A new report is endorsing a series of irrigation projects that would see multiple users competing for resources available through Saskatchewan’s Lake Diefenbaker.
Saskatchewan’s $4 billion irrigation plan, which would draw from the lake, is touted in a new report as a way to boost the economy by some $83 billion in the long term, add a combined 22,700 jobs and improve water security. It’s a plan that provincial officials already committed to over the summer, although many details, consultations and assessments have yet to be addressed.
The plan would support irrigation expansion by nearly 500,000 acres, officials estimate, potentially making the Prairies global leaders in agri-food production in the face of irrigation regions in the American southwest running out of water.
“The interconnected nature of water resources in the Prairies means that the decisions and actions taken in one province, such as agricultural drainage, water allocation, and industrial investment decisions, are all compounded as water moves downstream,” states the new report, Prairie Prosperity: A Vision for the Management of Water across Saskatchewan and the Prairies, by Western Economic Diversification Canada.
One tradeoff of the irrigation plan, however, is that it would mean less water for hydroelectric power generation from Lake Diefenbaker, a caveat that could add billions in costs, some critics have noted.
“[…] In anticipation of future drought events, and to address the trade-offs of increased irrigation diversions, the operating objectives of Lake Diefenbaker should be reviewed,” the report states.
The new report also endorses the province’s recently approved Upper Qu’Appelle Canal (UQC) and Westside Irrigation projects, both of which would also draw water from Lake Diefenbaker. The UQC project would divert water from the Qu’Appelle Dam at Lake Diefenbaker and move it 87 km southeast through an open, upland canal beside the Qu’Appelle Valley to Buffalo Pound Lake, the municipal water source for the Regina – Moose Jaw region.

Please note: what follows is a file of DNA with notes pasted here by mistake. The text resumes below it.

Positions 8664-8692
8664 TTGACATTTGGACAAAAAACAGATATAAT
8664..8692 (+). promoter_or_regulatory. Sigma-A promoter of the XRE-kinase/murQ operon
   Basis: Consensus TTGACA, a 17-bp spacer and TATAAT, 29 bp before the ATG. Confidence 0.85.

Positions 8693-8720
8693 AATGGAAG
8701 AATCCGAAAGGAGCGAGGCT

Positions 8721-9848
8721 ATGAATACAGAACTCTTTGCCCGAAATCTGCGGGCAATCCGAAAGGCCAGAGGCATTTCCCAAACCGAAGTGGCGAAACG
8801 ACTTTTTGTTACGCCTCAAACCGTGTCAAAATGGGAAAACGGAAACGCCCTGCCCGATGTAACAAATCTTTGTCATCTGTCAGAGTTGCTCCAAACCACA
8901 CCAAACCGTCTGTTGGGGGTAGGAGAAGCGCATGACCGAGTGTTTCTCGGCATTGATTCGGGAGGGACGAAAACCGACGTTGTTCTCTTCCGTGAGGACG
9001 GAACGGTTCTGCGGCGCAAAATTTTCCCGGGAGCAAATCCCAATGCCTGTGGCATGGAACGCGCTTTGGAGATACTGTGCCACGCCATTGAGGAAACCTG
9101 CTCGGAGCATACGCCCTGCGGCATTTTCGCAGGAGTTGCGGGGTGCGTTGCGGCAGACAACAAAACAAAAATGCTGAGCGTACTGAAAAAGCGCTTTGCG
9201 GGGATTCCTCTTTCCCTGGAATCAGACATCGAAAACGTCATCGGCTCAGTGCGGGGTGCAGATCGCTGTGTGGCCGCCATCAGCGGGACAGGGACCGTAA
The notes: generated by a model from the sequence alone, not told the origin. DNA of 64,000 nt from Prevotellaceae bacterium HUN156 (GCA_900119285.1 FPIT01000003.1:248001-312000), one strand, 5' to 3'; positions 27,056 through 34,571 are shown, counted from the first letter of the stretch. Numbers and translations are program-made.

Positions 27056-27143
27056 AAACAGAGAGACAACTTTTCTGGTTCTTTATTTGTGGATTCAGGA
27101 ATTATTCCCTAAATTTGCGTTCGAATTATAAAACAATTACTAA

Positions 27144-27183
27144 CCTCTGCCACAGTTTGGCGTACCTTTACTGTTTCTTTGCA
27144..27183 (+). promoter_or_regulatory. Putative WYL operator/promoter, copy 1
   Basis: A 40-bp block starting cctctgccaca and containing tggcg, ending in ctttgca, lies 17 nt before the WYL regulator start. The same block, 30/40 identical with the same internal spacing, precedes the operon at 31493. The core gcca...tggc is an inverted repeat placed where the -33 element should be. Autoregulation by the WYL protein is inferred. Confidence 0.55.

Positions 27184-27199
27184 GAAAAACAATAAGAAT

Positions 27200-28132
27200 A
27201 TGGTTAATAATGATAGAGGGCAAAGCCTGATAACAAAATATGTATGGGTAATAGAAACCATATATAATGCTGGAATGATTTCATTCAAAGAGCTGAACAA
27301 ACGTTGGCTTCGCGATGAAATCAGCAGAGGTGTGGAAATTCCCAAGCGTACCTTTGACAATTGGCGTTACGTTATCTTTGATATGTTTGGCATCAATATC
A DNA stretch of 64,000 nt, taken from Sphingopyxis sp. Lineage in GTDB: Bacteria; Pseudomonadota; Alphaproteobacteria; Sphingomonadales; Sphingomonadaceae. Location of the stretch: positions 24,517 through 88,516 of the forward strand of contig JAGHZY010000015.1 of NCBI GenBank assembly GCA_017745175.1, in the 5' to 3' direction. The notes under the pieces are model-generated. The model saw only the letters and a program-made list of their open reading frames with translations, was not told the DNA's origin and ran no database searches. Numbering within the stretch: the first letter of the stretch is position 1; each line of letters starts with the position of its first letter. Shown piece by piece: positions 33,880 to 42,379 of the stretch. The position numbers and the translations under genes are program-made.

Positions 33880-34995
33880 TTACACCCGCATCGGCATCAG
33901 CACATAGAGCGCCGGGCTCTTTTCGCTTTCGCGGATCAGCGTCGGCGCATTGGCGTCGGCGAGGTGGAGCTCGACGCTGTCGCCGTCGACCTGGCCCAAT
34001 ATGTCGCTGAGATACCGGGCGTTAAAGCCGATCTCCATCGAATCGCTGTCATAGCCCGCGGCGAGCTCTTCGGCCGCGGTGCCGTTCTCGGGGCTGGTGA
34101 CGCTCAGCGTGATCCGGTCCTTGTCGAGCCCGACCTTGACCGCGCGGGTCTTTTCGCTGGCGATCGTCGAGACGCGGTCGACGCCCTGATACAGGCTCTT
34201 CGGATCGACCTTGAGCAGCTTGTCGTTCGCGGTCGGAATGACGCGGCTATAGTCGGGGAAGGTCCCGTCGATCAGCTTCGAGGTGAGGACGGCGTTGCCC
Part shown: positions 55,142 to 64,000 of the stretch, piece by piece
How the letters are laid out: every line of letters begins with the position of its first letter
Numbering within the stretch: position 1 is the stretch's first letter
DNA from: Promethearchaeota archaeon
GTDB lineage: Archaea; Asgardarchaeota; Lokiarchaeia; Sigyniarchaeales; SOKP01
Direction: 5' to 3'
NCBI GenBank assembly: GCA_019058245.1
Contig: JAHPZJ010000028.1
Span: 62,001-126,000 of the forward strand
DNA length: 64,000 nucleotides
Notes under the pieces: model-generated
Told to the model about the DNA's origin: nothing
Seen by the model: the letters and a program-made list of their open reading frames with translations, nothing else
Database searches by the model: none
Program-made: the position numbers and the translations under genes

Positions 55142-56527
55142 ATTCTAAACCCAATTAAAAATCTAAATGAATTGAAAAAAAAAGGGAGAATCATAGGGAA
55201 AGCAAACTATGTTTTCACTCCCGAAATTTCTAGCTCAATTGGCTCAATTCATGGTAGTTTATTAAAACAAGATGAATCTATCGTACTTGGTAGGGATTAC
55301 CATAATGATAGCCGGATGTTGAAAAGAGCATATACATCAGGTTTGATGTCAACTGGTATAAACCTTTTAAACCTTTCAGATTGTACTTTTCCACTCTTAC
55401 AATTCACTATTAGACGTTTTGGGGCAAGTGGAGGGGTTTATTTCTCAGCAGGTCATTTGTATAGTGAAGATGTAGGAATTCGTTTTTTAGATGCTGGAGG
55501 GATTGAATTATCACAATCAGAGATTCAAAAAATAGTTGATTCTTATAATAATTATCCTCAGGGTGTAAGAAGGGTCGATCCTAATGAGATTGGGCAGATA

The Westside Irrigation project would consist of a refurbished and expanded canal system with multiple reservoirs along the northward route.
The report suggests that the combined water diversions for both projects would account for less than 5% of the inflow from Lake Diefenbaker. When both projects are included, the total outflow requirements, including evaporative losses, account for approximately 31% of all available inflow into Lake Diefenbaker, the report states.
Recreational users, who currently enjoy three provincial parks, over 800 km of shoreline, and multiple water-based activities on Lake Diefenbaker, prefer stable lake levels, the report notes.
“[…] Prioritizing a stable lake level for irrigation and recreational users involves trade-offs with hydropower production and flood prevention, as there is less flexibility in the operation of Lake Diefenbaker when lake levels are kept constant.”
If the irrigation projects continue to move ahead, they could take as long as a decade to complete.
The undertaking into examining sustainable water management in the context of climate volatility began with the Prairie Water Summit in June 2019 in Regina, which was attended by over 130 experts, as well as Indigenous leaders, provincial, federal and municipal officials, industry representatives and non-governmental organizations.
The federal government invested up to $1 million so that over the last 16 months Western Economic Diversification Canada could work with partners and stakeholders on a new water approach.
“There is much work ahead of us, but Saskatchewan and the Prairies have a once-in-a-generation opportunity to secure their place as global leaders in agri-food production and water management, while also leaving future generations with a more sustainable economy and good jobs,” announced Terry Duguid, parliamentary secretary to the minister of economic development and official languages, in a statement on the report.